DENVER — There are new questions about the safety of competitive eating after a popular food challenge turned deadly at a Denver doughnut shop.
Travis Malouff died early Sunday morning inside the lobby of Voodoo Doughnut on East Colfax Avenue. His mother, Kay, said her son was out having fun with his friends when he decided to attempt the Tex-Ass Challenge.
The Tex-Ass is a half-pound glazed doughnut made from the batter that would go into half a dozen regular-sized doughnuts. Customers have to consume it in 80 seconds to win their money back.
The man’s mother said his friends performed the Heimlich maneuver and CPR but were not able to free the doughnut. Malouff was pronounced dead around 2 a.m.
Also Sunday, Caitlin Nelson, a 20-year-old student at Sacred Heart University in Connecticut, choked and died during a pancake-eating contest during Greek Week.
“People don’t think about the hazards of an eating contest until it’s too late,” former Denver area competitive eater Bryan Beard said.
Beard said there is a dark side to the world of competitive eating that is often overlooked.
“I’ve choked to the point where I had to reach down and pull it out of my throat,” he said. “Every competitive eater has choked. It happens.”
There is a big difference between sanctioned professional eating contests and many local food challenges, including Voodoo’s Tex-Ass Challenge.
“You’re not allowed to do any eating unless there was medical personnel present and that’s because it’s all about safety first. Safety is a big thing when it comes to the world of major league eating,” Beard said.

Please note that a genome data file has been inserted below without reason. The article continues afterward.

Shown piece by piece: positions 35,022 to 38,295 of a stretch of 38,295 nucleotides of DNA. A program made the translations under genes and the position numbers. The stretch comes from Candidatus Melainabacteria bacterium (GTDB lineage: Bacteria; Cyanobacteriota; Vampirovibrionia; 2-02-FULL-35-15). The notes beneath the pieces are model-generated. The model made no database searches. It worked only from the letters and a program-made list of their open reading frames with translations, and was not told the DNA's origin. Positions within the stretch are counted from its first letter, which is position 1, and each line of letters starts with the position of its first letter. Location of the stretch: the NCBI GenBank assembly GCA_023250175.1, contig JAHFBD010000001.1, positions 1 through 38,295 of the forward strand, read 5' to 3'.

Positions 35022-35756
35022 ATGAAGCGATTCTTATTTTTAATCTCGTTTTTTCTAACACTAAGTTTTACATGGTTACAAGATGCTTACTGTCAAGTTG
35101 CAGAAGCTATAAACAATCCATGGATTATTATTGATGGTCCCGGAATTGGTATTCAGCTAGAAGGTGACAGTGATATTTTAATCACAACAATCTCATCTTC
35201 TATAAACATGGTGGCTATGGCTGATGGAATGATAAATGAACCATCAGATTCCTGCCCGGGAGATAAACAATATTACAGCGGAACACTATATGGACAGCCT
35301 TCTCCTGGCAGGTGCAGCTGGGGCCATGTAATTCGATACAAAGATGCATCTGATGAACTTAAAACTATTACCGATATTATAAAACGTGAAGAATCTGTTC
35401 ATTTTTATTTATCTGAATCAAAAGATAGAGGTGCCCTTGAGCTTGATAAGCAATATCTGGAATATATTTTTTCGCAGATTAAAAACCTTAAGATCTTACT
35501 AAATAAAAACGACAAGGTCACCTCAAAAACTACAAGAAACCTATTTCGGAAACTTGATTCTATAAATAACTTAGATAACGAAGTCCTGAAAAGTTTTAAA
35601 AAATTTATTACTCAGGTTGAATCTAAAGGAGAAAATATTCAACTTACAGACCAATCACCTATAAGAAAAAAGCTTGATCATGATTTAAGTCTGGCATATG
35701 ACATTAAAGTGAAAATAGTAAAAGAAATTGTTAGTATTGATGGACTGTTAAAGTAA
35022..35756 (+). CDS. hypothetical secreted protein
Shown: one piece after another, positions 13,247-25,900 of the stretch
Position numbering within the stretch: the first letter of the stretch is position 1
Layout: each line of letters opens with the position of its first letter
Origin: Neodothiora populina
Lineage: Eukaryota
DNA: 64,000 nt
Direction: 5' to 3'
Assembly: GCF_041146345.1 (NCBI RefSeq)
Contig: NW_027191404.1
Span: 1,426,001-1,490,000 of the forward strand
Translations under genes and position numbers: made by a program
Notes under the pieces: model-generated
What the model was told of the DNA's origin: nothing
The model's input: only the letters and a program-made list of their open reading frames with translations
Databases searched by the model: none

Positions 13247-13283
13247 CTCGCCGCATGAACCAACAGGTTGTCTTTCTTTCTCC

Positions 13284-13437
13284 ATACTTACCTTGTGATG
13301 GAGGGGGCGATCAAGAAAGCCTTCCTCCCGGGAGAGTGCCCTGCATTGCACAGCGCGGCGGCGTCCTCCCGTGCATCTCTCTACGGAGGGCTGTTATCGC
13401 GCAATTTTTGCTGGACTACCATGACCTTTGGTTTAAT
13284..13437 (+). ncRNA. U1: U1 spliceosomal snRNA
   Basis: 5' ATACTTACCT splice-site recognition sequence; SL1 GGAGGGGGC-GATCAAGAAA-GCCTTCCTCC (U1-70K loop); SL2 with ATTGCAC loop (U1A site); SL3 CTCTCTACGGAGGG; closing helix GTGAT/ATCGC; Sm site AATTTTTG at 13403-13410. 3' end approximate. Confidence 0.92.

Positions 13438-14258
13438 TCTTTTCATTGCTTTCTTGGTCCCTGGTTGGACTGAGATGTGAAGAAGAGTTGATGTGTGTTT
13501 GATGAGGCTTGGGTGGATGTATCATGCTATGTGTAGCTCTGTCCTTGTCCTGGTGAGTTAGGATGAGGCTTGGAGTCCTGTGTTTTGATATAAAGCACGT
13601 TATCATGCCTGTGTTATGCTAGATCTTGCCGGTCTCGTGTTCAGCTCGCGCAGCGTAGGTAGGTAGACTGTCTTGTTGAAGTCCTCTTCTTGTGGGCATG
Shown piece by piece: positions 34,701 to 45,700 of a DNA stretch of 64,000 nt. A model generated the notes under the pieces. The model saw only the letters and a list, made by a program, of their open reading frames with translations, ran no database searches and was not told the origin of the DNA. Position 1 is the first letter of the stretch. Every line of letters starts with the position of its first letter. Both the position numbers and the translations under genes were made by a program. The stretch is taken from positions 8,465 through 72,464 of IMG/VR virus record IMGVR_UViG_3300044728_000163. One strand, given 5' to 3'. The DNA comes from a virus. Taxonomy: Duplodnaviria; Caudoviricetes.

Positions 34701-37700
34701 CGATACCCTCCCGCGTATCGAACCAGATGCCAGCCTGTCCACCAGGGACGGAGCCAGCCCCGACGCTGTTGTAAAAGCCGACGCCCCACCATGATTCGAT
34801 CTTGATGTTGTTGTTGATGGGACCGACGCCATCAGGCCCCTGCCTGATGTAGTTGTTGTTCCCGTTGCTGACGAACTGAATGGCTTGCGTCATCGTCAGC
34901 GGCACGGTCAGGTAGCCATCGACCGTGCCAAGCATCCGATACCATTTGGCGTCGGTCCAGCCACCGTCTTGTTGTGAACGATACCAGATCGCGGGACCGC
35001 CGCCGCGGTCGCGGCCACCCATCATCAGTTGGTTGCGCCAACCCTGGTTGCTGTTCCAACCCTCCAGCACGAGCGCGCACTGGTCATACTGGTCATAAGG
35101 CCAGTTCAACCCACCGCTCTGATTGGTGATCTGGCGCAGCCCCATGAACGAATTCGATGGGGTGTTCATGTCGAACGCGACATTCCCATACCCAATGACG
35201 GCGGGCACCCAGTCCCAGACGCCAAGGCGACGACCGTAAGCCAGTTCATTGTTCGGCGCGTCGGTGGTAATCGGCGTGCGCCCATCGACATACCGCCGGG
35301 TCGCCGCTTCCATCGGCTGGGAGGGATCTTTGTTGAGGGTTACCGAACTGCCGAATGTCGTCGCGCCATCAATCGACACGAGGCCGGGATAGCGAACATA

According to the Colorado Restaurant Association, Colorado does not require restaurant staff to be trained in CPR, first aid or the Heimlich maneuver. There are no additional state-mandated safety requirements in the case of an eating competition.
Some restaurants require customers to sign a waiver before participating in an eating challenge. It is unclear if Voodoo had Malouff sign a waiver.
“As an eater, you do understand what you’re getting yourself into,” Beard said. “But you don’t think of it when you’re entering these contests. You’re like, I can eat this doughnut in 80 seconds. Absolutely.”
“Our hearts go out to the Malouff family during this very difficult time,” Voodoo said in a statement. “We have suspended the eating challenge in all our locations. While this matter is under investigation, we believe it would be inappropriate to comment further.”
Beard said he hopes people will not be discouraged from entering eating contests. Instead, he hopes to educate the public on safe practices.
Even though it’s a cliche, his best advice is to not bite off more than you can chew. You should keep your cheeks clear of food at all times and only take another bite after you’ve swallowed the previous bite.
He also suggests you keep plenty of water around to wash food down.
Lastly, have a conversation with restaurant staff and others to make sure someone knows how to help properly if you do begin choking.